There's no way this issue can be black and white. I see mostly gray.

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    1. Gray is a tough color; yet I hope the article I wrote encourages us all to be aware of our rights and those of others.

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  5. Anonymous18.2.12

    That is why I don't put any of my designs on here!

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  6. I think the four guidelines from the articles are spot on, but like anonymous says it is quite easy to invent designs that are already out there, especially if it is simple ones - "Wait, I also wrapped wire around a bead and hung it on an ear wire. How dare you!"
    The only designs I copy directly and purposefully are bought tutorials - I assume the writer is ok with that. I never claim them to be original designs.
    But I may well be guilty of copying something I saw in passing and forgot about.
    I think we know when we are crossing the line ourselves, and I aim to not do that.

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    1. Thanks Nana Louise. I tried to write guidelines that we could all consider.

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  7. Anonymous18.2.12

    I can certainly understand someone being upset if it is a pricey art piece that is copied but to be upset about some $30 bracelet that is similar to yours seems silly. Designs will be repeated in stringing or wire working. It is inevitable. If people are that concerned they should go and get a patent. Otherwise, relax.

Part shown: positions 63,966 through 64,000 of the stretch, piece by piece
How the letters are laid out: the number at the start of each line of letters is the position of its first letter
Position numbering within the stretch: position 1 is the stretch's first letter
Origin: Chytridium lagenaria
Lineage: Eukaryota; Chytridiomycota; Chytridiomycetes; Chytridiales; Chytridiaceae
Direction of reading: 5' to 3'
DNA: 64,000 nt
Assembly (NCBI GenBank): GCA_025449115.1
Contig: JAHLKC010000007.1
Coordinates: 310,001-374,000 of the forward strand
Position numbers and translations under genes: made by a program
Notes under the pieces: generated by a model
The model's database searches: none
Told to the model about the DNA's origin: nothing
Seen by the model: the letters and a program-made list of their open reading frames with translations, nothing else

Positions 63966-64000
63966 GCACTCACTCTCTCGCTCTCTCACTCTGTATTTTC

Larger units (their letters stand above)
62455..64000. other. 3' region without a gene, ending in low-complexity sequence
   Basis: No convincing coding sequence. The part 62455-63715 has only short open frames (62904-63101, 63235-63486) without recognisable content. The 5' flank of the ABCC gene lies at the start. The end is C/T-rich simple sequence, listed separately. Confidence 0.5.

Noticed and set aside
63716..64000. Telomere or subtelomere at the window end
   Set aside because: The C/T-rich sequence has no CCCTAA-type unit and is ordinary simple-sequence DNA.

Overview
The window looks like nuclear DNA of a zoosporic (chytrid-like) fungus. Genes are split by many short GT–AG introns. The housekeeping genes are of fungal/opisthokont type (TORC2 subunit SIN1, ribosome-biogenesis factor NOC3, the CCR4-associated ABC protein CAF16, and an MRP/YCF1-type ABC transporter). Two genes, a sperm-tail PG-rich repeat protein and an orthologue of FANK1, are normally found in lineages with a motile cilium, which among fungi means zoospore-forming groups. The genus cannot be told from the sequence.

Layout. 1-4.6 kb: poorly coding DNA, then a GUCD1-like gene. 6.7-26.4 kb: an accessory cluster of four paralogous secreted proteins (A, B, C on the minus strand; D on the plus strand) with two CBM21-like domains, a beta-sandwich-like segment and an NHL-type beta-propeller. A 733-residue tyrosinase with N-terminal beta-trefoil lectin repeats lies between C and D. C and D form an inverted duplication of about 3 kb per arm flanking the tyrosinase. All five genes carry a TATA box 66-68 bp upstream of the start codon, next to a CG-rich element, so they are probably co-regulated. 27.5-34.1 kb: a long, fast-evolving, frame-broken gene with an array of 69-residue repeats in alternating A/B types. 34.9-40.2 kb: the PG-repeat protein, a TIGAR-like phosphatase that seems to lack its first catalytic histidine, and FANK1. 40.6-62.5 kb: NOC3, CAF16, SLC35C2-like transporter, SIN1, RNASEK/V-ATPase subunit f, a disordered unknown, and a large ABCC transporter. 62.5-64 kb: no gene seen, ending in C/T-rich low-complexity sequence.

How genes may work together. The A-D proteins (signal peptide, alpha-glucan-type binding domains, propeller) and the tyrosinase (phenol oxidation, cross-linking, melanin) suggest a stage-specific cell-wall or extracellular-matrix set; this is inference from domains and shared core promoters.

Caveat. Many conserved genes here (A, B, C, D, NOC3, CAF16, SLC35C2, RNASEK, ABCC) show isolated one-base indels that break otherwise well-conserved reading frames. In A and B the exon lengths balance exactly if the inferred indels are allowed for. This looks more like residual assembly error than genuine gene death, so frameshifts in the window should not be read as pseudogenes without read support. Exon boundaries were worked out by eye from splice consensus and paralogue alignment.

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  8. queenie50cat18.2.12

    Well learning a lot here-I am a newbie and am in the learning phase of design. How is one supposed to learn without "copying" a design that was already seen. How do you know if a design is ok to be copied? Eventually I'd like to be able to sell the jewelry I make. If designs are posted in tutorials, magazines, emails, ebooks, books, etc. how do I know if I can make something similar. I understand like Anonymous says about a pricey art piece of jewelry, but indeed where do you draw the line and how do you know where that line is?

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  9. Anonymous18.2.12

    I wouldn't get upset if someone copied my work. For me the joy of making jewellery is coming up with designs from my own head but I think it is unrealistic to think that your ideas won't be copied once they're out there. When I had a shop, a woman came in, took photos of my work and bought the beads from me to make it with! I always look at it that imitation is the sincerest form of flattery and that if someone is focused only on copying you it ensures you'll always be blazing the trail;)

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  10. Anonymous....saying imitation is the sincerest form of flattery I agree with....but, whatever you do, don't tell that to a designer. The ones that I have had this discussion with would turn their opinions on a dime if you said that to them!!

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  11. Thanks for this article, it's great to educate the beginner and remind the experienced. I used to struggle with this concept because truthfully there are very few 'new designs' out there that are actually new. I myself have come up with an idea only to see something similar posted a few months later.